Instagram Photos - Veuve Cliquot

My most recent Instagram photo; I have a feeling Veuve Cliquot will not be selecting my hazy snapshot of life. (Though AA might.)

I love Instagram. Being a genuinely terrible photographer, Instagram allows me to take photos of all my meals, “edit” them using weird little filters to make every dish appear to be laced with LSD and then post them so the world can know how many calories I eat in a day. (And also how often I hang out with my cat.) Basically, Instagram photos allow us all to have that special little feeling that we’re “good” at taking pictures because they look pretty, and I believe that ignorance is sometimes bliss.

Speaking of blissful ignorance, guess what your dreamy pictures can now be used for? Ads! According to the extremely popular app’s new terms of service, Instagram now has a clause giving them the right to turn users’ photos into advertisements — without asking permission or offering compensation. Having recently been purchased by Facebook, some are speculating that this is the first measure the massive company will be taking to make some money off of one of the world’s most vanity-inducing creations.

“Instagram does not claim any ownership rights over your photos,” said Instagram founder Kevin Systrom. “We respect that your photos are your photos. Period.”

Regardless of Systrom’s reassurance, people have been damn upset about the changes, outraged that their personal pictures could potentially be used by others for ads they never consented to. They’ve posted photos on Instagram’s Facebook page, called for protests, threatened to take their snapshots of tree silhouettes against sunsets elsewhere… but let’s be honest here. This doesn’t actually matter. This will not change just about anything.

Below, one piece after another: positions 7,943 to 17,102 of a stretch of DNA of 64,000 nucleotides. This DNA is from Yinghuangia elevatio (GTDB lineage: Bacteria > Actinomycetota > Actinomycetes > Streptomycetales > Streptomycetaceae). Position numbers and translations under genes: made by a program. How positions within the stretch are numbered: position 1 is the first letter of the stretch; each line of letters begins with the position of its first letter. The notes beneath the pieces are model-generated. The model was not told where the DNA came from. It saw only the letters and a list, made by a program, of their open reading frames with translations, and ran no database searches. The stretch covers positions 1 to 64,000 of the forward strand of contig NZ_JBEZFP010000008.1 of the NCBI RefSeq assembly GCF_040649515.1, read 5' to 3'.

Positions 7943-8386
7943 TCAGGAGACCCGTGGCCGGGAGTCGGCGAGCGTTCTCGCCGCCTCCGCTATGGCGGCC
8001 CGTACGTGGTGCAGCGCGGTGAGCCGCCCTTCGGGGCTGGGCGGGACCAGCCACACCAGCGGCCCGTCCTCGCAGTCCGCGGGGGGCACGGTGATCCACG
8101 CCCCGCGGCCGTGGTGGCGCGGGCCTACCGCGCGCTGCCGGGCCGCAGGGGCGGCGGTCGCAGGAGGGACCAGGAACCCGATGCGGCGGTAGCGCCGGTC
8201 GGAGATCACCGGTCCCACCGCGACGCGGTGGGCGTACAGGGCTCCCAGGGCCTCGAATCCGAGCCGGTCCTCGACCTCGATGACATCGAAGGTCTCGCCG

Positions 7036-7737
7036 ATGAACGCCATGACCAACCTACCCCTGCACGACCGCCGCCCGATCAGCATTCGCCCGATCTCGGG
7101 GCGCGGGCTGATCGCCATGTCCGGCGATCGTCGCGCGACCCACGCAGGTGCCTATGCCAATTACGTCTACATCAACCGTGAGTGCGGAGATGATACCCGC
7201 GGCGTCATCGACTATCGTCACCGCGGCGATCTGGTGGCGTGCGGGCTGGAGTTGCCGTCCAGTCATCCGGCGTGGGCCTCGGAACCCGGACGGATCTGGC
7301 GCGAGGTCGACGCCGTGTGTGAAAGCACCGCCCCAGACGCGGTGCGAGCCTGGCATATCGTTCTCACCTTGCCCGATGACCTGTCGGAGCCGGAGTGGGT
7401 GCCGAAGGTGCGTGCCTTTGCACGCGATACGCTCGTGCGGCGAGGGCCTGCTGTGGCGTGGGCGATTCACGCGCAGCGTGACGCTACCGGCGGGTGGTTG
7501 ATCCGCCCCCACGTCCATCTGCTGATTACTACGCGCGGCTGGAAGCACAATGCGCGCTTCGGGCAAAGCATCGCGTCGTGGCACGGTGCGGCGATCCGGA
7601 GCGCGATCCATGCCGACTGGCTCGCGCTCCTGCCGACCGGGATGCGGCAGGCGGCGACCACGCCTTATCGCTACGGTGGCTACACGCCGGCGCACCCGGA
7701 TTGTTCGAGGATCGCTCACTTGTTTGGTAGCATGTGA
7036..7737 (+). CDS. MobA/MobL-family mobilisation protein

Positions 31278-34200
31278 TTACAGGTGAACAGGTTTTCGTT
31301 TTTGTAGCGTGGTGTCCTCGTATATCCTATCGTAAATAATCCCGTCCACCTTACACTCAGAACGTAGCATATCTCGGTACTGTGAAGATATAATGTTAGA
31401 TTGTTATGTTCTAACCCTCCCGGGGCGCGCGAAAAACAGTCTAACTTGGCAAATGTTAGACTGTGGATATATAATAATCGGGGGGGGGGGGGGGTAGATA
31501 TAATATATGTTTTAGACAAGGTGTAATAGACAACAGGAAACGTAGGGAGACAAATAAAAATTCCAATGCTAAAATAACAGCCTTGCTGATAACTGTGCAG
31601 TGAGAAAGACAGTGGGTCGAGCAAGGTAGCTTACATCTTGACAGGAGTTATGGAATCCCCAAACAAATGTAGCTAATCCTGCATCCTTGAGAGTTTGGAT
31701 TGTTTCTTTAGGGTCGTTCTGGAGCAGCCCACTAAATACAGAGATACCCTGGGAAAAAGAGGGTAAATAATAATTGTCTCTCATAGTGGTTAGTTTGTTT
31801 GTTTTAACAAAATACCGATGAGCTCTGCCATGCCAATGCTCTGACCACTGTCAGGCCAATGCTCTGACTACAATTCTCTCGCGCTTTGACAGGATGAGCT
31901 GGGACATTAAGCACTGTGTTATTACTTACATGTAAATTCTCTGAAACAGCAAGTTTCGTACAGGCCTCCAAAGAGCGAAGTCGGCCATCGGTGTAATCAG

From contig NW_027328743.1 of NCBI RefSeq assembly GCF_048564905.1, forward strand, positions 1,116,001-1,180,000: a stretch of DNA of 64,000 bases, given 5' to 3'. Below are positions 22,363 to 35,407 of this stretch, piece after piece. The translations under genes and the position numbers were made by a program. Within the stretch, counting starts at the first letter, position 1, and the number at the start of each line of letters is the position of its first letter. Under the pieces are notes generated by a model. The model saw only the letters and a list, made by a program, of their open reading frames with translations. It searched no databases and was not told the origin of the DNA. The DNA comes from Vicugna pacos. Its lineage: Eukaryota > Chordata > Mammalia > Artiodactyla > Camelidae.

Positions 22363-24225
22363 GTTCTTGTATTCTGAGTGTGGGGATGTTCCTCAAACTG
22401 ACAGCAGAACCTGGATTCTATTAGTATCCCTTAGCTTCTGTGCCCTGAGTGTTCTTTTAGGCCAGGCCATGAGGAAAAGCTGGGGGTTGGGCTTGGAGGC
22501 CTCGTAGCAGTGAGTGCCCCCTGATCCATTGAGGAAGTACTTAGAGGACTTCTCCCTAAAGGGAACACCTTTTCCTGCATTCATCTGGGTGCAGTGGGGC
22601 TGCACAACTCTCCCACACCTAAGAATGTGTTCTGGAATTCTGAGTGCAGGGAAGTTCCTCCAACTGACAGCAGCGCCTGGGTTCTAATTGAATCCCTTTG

Remember how annoyed people were when Facebook altered its structure to have comments and info separate? They were livid! “FUCK FACEBOOK,” read about 8 million obnoxious statuses upon my newsfeed — another portion of the site that has been controversial altered numerous times. Oh, and Facebook Timeline? So many people were all sorts of upset about having to, uh, pick a photo to be at the top of the screen.

Oh, wait. There are still nearly 170 million fucking Americans on Facebook. On an even more applicable note, people absolutely hate the fact that Facebook has access to (and will take advantage of) your personal information, often falsely assuming that posting a “warning” of sorts could actually stop one of the biggest companies in the world (it won’t). And yet, as I said, millions and millions and millions of people are still on the site, not particularly giving a shit because they still benefit from and wish to partake in the service that Facebook provides.

I’m not saying that this isn’t an asshole move on Instagram’s part. I am, however, being realistic when I say this probably won’t change nearly anything in regard to use or policy. Perhaps they’ll issue an official apology — maybe even alter their wording! But chances are, they won’t really feel the need to. But feel free to say, “I told you so” if they start getting all purposefully moral and whatnot. It’s not that I think they shouldn’t, it’s that I think they won’t. Call me pessimistic, but our generation is not known for its continuous devotion and attention span regarding social issues, and giant companies are not known for their ability to give a shit when they don’t absolutely have to.

Man, why can’t we just threaten to protest when people call us sluts like everybody else?

Photos: Fresh Prince of Bel-Air, Instagram (well, and me, but they clearly own it anyway)